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California Takes Action to Keep Diablo Canyon Operating

  • By Admin
  • September 1, 2022

California state legislators started September on a positive note – voting to extend the life of their only operating nuclear power station, Diablo Canyon, by up to five years.  They authorized a $1.4 billion government loan to keep Diablo Canyon operating.

The decision marks a reversal of California’s 2016 decision to retire the nuclear power plant station by 2025 – Unit 1 in 2024 and Unit 2 in 2025.

Governor Gavin Newsom backed this action and cited the need for shoring-up the state’s electric reliability and preventing rolling blackouts.  Diablo Canyon alone, provides about 9% of the state’s electricity and its continued operation will contribute considerably to their zero-emission goals – Diablo Canyon alone provides nearly a fifth of the state’s carbon-free power.

This vote allows Pacific Gas & Electric (PG&E) to begin a two-pronged effort to prevent the closure of the station by 2025, but uncertainties remain, and it does not guarantee its continued operation.  PG&E will need to obtain permission from the U.S. Nuclear Regulatory Commission (NRC) to continue making electricity beyond 2025.  Other actions are also required by PG&E with FERC (Federal Energy Regulatory Commission) and NERC (North American Electric Reliability Corporation).  They will also seek a share of the $6 billion, that the Biden administration set aside to rescue nuclear plants at risk of closing – this was another action taken by Governor Newsome in asking, in a letter to the Secretary of Energy, for an amendment to some of the requirements needed to qualify for this federal money and an extension of the time-limit for submittal of their application.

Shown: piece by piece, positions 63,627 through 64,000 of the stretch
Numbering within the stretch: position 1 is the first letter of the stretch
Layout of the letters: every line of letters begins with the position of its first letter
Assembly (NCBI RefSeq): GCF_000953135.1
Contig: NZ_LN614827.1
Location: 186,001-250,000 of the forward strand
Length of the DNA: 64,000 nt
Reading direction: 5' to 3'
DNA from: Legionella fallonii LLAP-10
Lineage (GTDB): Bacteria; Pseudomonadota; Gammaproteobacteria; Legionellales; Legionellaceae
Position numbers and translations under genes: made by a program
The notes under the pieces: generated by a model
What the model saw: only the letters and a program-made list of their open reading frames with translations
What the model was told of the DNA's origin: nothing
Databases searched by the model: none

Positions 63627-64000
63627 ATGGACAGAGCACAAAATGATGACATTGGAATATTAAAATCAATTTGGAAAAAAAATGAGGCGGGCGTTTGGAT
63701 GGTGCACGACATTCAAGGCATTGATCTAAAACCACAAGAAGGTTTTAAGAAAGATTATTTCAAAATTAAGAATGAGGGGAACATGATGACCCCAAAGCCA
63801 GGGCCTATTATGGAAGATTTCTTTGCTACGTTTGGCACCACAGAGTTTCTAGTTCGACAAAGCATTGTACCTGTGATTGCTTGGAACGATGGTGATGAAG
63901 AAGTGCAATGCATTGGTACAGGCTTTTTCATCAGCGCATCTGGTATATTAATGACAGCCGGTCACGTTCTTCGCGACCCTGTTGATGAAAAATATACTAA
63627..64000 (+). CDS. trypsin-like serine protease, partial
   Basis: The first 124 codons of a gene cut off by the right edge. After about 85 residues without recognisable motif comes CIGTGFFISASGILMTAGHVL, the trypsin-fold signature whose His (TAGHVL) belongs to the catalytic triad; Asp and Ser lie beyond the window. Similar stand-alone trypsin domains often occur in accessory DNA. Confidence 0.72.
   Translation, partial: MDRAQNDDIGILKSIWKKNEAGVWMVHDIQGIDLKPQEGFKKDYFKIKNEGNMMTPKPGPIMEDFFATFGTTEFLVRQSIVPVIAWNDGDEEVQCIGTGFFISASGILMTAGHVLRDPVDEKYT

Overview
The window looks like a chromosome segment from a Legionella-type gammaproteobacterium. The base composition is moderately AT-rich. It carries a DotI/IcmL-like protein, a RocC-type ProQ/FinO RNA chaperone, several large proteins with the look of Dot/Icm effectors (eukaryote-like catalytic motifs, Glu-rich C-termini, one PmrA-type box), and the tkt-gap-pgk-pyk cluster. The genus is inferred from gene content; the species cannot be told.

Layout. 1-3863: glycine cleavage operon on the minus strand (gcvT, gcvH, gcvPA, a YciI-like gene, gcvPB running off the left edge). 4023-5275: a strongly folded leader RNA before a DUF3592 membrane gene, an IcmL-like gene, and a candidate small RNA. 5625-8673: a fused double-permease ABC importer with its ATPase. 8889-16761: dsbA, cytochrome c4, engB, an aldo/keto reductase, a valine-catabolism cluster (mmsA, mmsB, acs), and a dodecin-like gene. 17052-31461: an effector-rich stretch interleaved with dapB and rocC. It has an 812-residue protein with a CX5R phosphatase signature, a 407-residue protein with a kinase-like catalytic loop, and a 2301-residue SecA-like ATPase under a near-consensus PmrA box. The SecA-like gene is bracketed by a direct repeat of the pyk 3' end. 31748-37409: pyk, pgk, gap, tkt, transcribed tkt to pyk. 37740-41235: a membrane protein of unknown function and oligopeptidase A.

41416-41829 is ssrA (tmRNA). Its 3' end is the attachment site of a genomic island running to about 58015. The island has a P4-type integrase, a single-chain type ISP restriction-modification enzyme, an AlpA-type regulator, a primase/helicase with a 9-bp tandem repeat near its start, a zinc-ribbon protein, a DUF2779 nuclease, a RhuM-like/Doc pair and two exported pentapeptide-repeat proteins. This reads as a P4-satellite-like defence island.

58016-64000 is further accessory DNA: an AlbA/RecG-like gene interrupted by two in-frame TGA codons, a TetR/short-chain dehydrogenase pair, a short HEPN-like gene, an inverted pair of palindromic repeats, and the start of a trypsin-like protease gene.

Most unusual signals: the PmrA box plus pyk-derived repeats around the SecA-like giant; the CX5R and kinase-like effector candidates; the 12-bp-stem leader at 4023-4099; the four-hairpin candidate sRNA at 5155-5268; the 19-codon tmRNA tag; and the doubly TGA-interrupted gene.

Although some environmentalist groups are not happy about the legislation, 37 scientists, entrepreneurs, and academics sent a letter to Energy Secretary Granholm expressing support for an amendment to the DOE (Department of Energy) proposal. “Considering our climate crisis, failing to pass this amendment could lead to the plant’s closure. That would not only be irresponsible, but the consequences could be catastrophic.”

In order to get the votes needed for passage of this legislation, also included was the approval of $54 billion for climate change spending, with restrictions on oil and gas drilling, and a mandate that the state stop adding carbon dioxide to the atmosphere by 2045.

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